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But perhaps the biggest reason Compton's was forgotten is the local aftermath. "The city of San Francisco responded to [Compton's]," says Stryker. "It was a bunch of people saying, 'Hey, I hate it when you do that, don't do that!' And the city was like, 'Oh, sorry.'" New programs were instituted to help the city's trans population find employment and change documents, and access to hormone therapy was opened up. "The city responded in minor quotidian ways, but ways that made life more liveable for trans people."All of these events may not have occurred as quick as they did without the rioters at Compton's, but without the film and research provided by Silverman and Stryker almost no one would know about it. "It was completely forgotten," says Silverman. "But when you do history right, you help people reflect on the past and recover it in a way that it can have an importance in their lives today."In 2006, to commemorate the 40th anniversary, the city held a celebration and installed a plaque at the site. It reads:
Why is Stonewall treated as ground zero for the gay liberation movement while Compton's, which happened earlier, wasn't remembered at all?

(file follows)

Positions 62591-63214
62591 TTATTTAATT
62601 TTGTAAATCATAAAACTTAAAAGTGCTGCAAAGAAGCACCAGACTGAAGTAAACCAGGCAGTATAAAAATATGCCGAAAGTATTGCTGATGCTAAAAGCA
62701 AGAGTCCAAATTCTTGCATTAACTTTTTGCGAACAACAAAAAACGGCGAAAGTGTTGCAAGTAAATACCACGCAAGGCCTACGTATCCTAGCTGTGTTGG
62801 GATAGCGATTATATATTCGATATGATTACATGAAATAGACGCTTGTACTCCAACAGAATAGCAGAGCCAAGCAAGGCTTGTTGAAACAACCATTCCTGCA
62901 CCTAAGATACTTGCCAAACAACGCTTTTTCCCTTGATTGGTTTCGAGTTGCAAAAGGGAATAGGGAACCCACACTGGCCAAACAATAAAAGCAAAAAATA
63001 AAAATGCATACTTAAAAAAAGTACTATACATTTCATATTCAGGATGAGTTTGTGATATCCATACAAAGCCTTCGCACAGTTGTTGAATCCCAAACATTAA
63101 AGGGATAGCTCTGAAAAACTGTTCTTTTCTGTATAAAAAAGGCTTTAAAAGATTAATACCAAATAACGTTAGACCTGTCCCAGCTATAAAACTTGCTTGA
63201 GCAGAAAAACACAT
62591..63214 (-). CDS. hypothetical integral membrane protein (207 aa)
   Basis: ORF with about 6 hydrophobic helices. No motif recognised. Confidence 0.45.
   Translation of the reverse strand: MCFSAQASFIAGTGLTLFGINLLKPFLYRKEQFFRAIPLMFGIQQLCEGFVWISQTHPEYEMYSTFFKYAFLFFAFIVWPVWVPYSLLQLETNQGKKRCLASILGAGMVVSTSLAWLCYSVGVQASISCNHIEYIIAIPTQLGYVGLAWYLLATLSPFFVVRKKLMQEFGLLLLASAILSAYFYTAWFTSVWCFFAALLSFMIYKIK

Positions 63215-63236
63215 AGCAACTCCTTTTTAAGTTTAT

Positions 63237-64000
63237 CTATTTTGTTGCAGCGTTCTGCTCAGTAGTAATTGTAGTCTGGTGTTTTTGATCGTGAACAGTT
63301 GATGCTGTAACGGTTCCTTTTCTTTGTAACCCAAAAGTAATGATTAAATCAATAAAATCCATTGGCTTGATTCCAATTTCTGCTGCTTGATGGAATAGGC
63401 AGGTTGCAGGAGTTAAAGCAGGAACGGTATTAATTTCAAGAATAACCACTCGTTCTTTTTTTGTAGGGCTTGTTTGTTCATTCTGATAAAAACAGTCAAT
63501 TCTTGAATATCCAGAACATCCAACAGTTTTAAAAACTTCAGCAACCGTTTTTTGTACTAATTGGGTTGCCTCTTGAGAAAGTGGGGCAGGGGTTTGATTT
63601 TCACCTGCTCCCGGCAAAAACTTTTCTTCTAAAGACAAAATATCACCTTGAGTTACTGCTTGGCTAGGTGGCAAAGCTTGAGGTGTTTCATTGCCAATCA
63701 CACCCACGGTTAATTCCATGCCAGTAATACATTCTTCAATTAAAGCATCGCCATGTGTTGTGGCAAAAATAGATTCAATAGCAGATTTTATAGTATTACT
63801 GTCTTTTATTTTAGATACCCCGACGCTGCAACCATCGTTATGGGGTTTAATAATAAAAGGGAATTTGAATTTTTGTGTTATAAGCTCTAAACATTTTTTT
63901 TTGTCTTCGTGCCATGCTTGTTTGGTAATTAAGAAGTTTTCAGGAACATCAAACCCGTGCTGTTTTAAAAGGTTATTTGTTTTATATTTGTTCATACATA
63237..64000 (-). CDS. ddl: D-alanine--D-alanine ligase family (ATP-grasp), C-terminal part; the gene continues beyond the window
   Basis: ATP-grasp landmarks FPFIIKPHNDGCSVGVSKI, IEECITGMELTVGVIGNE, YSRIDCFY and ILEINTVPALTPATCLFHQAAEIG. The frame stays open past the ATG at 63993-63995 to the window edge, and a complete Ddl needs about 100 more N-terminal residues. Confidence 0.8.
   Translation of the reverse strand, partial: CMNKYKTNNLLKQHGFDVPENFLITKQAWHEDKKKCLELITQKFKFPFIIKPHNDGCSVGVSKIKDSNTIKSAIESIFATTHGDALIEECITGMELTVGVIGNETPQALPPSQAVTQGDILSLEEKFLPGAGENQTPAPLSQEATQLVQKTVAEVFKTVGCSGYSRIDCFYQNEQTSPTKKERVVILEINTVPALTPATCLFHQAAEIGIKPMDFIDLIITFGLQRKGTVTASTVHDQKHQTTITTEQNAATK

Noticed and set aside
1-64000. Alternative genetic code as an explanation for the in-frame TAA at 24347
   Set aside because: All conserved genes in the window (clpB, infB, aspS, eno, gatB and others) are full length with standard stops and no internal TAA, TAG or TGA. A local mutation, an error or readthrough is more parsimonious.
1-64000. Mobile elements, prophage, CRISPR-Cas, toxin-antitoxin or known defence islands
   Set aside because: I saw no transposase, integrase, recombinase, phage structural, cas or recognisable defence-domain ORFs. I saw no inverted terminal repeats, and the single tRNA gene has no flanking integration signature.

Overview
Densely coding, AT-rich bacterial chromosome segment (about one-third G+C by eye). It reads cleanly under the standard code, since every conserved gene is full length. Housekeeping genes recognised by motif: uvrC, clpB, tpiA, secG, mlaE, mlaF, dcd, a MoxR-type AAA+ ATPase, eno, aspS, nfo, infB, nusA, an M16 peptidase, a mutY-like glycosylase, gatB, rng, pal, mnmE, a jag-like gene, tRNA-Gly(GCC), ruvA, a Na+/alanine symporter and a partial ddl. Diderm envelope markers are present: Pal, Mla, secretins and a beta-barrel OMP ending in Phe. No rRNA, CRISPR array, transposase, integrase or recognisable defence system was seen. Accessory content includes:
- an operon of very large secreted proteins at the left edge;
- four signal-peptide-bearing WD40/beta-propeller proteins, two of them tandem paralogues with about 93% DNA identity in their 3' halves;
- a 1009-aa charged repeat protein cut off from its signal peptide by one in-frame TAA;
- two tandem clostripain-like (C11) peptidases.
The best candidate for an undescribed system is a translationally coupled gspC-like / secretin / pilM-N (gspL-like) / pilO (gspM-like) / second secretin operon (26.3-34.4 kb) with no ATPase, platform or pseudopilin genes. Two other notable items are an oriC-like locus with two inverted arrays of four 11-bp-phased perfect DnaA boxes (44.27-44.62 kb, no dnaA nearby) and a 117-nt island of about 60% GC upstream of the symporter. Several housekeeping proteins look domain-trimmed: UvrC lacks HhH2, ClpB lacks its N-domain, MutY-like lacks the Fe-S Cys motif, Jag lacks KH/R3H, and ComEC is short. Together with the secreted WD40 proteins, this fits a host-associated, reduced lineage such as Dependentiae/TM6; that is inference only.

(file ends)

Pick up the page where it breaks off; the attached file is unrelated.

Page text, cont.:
What was once relegated to the forgotten corners of a dusty archive is now, officially, a piece of history. "I don't want to overstate this," says Silverman. "But [our research] helped give the community a sense that, yeah, we have a history, we can claim this history. We're not just a group that pops out of the latest reality TV show. We're people who have struggled for years, who have fought to get where we are. That gives people the strength to keep working and continuing to organize.""It gets to be this thing that smarty pants gender queer kids who take gender studies in college who say the gay movement started at Stonewall, they can say, 'Nuh-uh, it started in Compton's first,'" says Stryker. "It has entered the conversation about the recent queer past, and I could not be more pleased."But this piece of history has one sticking point, still. That phrase "hot August night" written by Broshears doesn't jive with the meteorological historical record. There weren't any "hot" August nights that year. So while there was definitely a riot, and it happened in 1966, and probably happened in August, no one's quite sure. "It's one of those funny, historical things," says Silverman. "The exact date remains a mystery."
Here marks the site of Gene Compton's Cafeteria where a riot took place one August night, when transgender women and gay men stood up for their rights and fought against police brutality, poverty, oppression and discrimination in the Tenderloin. We, the transgender, gay, lesbian, and bisexual community are dedicating this plaque to the heroes of our civil rights movement.